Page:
5 things most fundraising plans are missing

A fundraising plan is a critical document for any organization. After all, it states how the organization will generate enough revenue to cover its costs, and if it can’t cover its costs, it can’t make progress towards its mission.

While an organization can do without a formal plan written on paper, the benefits of having a detailed plan are manifold – being strategic can focus one’s efforts, ease decision-making, create efficiencies, and improve effectiveness.

I’ve seen many fundraising plans, ranging from a few ideas jotted down on the back of a napkin to lengthy, sophisticated plans. Yet I repeatedly find some components missing that are often the most useful aspects of a successful fundraising plan:

  • Situation analysis. Development teams often design a plan looking forward, setting goals based on what they achieved the previous year, but they don’t go far enough to look at what else worked and didn’t in their prior efforts, nor how circumstances have changed. The best plans incorporate lessons learned from previous years, consider the current conditions, and avoid repeating mistakes made in the past.
  • Diversified revenue sources. Most plans think about the two common funding sources – individual donors and institutional funders – and that’s it. But if you can diversify your portfolio, you’ll have greater financial stability and resilience in the long run. Think about different way for your organization to generate revenues and earn income, and be sure to consider sources of both restricted and unrestricted funding.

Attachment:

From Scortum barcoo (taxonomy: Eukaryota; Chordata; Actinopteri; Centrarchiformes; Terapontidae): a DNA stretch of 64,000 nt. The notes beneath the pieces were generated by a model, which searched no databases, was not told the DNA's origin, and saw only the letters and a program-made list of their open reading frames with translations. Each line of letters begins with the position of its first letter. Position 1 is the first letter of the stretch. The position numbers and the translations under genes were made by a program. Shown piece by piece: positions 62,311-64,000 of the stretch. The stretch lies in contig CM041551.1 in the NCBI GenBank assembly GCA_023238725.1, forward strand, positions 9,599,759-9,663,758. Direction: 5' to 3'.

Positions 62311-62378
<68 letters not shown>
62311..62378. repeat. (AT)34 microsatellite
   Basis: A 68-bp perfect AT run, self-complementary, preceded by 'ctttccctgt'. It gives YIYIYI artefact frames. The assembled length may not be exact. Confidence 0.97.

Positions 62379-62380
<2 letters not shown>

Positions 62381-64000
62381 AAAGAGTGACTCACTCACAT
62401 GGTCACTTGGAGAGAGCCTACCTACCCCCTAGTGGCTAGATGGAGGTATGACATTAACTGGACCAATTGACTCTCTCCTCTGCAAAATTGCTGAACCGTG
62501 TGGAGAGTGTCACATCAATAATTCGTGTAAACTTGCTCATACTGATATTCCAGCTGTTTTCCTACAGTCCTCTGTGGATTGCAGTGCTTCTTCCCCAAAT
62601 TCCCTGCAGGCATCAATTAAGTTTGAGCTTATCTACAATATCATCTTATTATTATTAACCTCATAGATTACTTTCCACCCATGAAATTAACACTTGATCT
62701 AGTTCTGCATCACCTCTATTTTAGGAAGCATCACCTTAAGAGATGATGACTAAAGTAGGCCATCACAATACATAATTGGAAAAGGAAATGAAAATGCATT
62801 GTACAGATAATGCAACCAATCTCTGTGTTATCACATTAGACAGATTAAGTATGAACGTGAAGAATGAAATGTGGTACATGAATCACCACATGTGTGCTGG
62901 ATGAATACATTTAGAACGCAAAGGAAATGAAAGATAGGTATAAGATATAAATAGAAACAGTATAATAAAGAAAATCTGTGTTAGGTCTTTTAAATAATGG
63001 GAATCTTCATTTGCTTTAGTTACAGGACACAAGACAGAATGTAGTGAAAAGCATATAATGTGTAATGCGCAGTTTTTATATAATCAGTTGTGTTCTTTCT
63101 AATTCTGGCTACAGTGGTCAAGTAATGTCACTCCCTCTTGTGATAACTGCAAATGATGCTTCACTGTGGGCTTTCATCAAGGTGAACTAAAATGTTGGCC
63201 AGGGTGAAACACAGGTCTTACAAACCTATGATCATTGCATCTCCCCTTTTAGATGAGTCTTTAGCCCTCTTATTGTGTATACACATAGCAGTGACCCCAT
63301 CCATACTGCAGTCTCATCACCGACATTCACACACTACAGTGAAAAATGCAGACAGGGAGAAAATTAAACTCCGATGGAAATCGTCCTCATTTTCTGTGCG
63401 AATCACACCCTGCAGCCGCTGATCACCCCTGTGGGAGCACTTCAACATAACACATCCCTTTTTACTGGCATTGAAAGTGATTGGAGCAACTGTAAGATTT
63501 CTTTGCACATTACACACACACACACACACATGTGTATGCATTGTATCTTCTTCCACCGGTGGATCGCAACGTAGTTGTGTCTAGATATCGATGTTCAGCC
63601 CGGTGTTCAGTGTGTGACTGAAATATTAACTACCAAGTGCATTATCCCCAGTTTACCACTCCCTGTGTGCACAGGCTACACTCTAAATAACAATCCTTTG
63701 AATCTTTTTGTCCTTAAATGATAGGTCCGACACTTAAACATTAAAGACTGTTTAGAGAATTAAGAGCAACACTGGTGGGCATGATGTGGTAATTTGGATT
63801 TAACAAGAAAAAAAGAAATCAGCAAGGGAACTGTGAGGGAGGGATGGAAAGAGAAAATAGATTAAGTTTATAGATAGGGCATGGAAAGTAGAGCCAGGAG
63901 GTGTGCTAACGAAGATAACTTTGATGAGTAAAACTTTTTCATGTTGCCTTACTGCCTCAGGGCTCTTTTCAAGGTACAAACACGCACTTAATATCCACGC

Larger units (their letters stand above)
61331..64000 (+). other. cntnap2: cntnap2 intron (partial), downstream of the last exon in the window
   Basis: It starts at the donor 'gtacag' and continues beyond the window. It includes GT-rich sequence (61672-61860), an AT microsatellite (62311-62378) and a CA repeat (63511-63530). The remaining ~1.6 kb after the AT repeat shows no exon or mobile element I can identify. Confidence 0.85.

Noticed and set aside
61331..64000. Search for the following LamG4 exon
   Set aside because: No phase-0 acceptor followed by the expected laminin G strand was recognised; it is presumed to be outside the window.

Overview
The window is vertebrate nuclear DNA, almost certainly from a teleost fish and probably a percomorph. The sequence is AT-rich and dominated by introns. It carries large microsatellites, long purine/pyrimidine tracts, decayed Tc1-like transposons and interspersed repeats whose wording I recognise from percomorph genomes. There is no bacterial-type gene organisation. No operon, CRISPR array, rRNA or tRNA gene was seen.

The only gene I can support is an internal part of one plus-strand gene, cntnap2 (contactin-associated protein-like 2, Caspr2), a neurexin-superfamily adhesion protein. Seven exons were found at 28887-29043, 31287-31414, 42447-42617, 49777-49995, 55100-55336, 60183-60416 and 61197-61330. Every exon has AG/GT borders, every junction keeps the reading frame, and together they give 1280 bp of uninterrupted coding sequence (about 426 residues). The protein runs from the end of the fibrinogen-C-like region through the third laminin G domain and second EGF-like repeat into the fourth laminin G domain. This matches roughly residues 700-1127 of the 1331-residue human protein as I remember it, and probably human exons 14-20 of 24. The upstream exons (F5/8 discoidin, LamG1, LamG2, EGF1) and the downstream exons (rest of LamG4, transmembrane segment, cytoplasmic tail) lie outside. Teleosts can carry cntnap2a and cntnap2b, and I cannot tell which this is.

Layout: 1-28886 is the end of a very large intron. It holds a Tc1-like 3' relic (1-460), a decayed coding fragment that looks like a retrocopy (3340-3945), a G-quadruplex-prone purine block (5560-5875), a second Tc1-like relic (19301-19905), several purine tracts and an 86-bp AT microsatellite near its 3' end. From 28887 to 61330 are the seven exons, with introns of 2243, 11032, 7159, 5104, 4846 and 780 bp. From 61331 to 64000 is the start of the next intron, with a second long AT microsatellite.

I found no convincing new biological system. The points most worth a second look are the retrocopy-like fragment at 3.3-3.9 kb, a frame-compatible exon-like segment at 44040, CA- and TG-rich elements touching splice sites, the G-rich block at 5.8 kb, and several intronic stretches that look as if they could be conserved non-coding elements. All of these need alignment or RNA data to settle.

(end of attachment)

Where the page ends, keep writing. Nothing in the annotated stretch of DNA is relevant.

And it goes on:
• Resource assessment. Fundraising plans are organizational, and so they often focus on what the organization needs to earn. They don’t always focus on what the organization will need to be successful at fundraising. What resources do you currently have to execute the plan? What resources will you need at a minimum and what resources would you want to have to expand your efforts? Taking stock will help ensure that your plan is practical and that your development team is set up to succeed.
  • Detailed work plan. More sophisticated organizations know that having a list of how much you want to raise from different sources is just the start. If you want to actually achieve your fundraising goals, you need to know how you will execute. This includes what your timeline and benchmarks are, what your priorities are, what your activities will be, and who will be responsible for what tasks. Having a detailed work plan makes the execution far more efficient and effective, especially if you’re working on a team.
  • Contingency plans. No fundraising plan is foolproof. There is always risk involved, with some revenue sources more likely than others. So what happens if you fail? What’s the backup plan? While most fundraisers can tell you about the probability of receiving funds from different sources, many cannot say what will happen if they don’t meet their goals. If you want to increase your chances of success, do a bit of scenario planning to account for different possible outcomes. It will improve your organization’s financial sustainability in the long term.

If the planning is done right, it should be easier to meet your goals. And if it’s easier to meet your goals, you’re more likely to raise enough funds for your organization. Now who doesn’t want that?

For more on how to develop a strong fundraising plan, check out this upcoming workshopSmart Planning for Financial Sustainability – at the Foundation Center in San Francisco on Tuesday, June 2nd. Register today!



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